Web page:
Russia's sports leaders are to blame for the situation that has left the country facing a four-year ban from international competition, the general secretary of the Russian Boxing Federation Umar Kremlev has claimed.
The World Anti-Doping Agency (WADA) Compliance Review Committee (CRC) has recommended that the Russian Anti-Doping Agency (RUSADA) be declared non-compliant once again and a series of measures to be taken against Russia, after they found they had manipulated data given to them from the Moscow Laboratory.
These include banning Russia for four years from competing under its own flag at international competition and from hosting major events, which could threaten next year's Euro 2020 football tournament and the 2023 International Ice Hockey Federation World Championships.
"The fact that everything came down to such recommendations and statements is also to blame for the Russian sports functionaries and specifically the leaders of all sports Federations," Kremlev, a member of the International Boxing Association (AIBA) Executive Committee and widely seen as a contender to be the world governing body's next President, said.
"Firstly, contacts on the international scene are poorly established, there is no interaction and dialogue with the same WADA, and secondly, which is even more frustrating, the Russian Federations do not interact with each other.
"At least once a year, all our organisations need to hold meetings, share experiences, because we all work for the same goal - to make our sport even better.
"It is necessary to develop reporting criteria for each sports Federation according to the work done and future plans.
"After all, the country entrusted us with the leadership of sports Federations.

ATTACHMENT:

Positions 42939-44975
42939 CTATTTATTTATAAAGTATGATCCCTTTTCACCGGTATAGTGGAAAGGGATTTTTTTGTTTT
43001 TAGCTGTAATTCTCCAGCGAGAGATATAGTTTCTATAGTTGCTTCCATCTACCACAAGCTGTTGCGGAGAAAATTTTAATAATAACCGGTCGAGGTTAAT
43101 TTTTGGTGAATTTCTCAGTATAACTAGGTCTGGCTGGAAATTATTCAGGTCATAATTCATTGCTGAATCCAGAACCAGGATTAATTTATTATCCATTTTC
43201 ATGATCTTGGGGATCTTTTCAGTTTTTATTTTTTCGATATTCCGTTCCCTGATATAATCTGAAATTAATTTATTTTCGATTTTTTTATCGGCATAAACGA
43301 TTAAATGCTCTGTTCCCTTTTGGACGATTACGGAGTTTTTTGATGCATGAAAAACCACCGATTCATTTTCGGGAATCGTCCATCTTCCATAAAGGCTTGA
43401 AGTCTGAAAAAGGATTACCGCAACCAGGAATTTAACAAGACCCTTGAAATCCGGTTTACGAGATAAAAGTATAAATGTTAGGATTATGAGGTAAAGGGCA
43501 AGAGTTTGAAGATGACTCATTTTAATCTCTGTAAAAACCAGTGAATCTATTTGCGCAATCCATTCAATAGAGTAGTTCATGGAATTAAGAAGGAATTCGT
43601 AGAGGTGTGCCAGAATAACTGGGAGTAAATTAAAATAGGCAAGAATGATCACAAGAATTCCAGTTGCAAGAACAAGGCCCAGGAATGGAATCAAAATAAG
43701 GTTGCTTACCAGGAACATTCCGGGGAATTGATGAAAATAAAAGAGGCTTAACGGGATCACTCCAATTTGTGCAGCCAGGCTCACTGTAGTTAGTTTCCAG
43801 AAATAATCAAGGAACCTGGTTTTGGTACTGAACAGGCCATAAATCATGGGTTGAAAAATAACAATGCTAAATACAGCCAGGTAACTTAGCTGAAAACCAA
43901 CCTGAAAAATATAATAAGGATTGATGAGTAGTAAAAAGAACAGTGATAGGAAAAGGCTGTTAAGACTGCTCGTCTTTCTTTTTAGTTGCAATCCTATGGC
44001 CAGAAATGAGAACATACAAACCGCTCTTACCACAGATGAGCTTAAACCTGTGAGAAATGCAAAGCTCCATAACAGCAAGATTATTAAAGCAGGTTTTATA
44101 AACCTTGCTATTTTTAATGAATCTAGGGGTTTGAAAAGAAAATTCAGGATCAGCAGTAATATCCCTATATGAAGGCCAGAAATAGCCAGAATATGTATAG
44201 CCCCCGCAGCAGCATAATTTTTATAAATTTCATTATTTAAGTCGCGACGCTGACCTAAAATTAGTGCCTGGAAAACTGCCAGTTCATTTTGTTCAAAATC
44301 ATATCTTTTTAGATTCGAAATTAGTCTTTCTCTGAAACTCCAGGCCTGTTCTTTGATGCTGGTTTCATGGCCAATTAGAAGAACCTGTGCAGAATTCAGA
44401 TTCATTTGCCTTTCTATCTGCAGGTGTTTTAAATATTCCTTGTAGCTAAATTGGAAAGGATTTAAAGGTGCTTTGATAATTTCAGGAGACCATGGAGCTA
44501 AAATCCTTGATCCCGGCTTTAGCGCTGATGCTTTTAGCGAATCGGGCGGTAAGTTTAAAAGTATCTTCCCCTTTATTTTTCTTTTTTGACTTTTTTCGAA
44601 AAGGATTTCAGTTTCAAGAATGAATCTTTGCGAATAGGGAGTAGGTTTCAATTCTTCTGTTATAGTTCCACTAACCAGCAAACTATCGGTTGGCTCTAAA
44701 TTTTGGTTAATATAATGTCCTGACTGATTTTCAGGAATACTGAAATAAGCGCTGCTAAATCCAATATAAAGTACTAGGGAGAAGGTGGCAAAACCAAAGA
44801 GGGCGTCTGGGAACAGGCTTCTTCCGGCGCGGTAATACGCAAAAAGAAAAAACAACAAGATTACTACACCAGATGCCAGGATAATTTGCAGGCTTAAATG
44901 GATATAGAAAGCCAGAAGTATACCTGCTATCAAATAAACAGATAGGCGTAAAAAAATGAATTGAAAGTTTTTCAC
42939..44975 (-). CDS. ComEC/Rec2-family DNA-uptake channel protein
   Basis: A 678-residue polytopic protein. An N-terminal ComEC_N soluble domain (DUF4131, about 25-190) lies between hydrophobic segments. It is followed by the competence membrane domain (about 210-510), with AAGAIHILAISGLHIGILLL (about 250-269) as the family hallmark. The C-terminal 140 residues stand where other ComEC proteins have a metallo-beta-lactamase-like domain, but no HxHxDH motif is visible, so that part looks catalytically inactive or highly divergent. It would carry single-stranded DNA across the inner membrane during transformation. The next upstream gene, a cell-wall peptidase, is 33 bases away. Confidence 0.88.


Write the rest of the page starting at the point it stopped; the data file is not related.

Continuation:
"We, as the leaders of sports organisations, must justify the trust placed in us and act primarily in the interests of the country and athletes."
But Kremlev, like most other officials in Russia, warned he would resist any attempts by the WADA Executive Committee to stop their athletes competing under their own flag at the Olympic Games or block the country from hosting major events, at its meeting in Paris on December 9.
Such a ban would hit plans unveiled by Kremlev last week to launch a new AIBA World Cup tournament in Russia next year.
He, however, is confident that International Olympic Committee (IOC) President Thomas Bach will not endorse such draconian measures.
"WADA should not dictate the conditions, it's the body which is designed to monitor compliance with anti-doping rules," Kremlev said.
"I think the members of the IOC Executive Board, in particular Thomas Bach, will reach a sound solution.
"After all, Russia plays a huge role in world sports.
"It is unacceptable that major sports tournaments take place without our country, or Russia is somehow restricted in rights.
"All athletes at the Olympics represent their country, which is why it is very important that the Games have a flag and the national anthem is sounded in case of victory.
"It can be argued that it is unacceptable to go to competitions without a flag, since the athlete's main goal is to represent the country on the world stage and glorify it.
"But in the current situation, in my opinion, athletes still need to go to the Olympics and show everyone that Russian athletes are the best in the world."